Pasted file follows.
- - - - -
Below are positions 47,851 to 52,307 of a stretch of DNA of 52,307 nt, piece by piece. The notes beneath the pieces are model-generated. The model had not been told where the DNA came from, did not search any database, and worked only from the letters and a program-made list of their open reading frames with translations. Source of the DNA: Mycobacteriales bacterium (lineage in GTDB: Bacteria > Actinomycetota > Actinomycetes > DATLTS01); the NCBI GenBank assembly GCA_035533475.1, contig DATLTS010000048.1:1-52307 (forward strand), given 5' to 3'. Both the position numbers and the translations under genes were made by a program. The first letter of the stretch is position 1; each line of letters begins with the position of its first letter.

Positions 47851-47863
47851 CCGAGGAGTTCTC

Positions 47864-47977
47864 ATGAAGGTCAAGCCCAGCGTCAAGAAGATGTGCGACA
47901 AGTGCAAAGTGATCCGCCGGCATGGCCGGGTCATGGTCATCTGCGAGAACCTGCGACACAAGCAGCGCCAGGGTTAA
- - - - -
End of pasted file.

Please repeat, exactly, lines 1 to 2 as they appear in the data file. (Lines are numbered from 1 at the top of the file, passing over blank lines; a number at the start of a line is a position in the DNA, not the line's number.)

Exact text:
Below are positions 47,851 to 52,307 of a stretch of DNA of 52,307 nt, piece by piece. The notes beneath the pieces are model-generated. The model had not been told where the DNA came from, did not search any database, and worked only from the letters and a program-made list of their open reading frames with translations. Source of the DNA: Mycobacteriales bacterium (lineage in GTDB: Bacteria > Actinomycetota > Actinomycetes > DATLTS01); the NCBI GenBank assembly GCA_035533475.1, contig DATLTS010000048.1:1-52307 (forward strand), given 5' to 3'. Both the position numbers and the translations under genes were made by a program. The first letter of the stretch is position 1; each line of letters begins with the position of its first letter.

Positions 47851-47863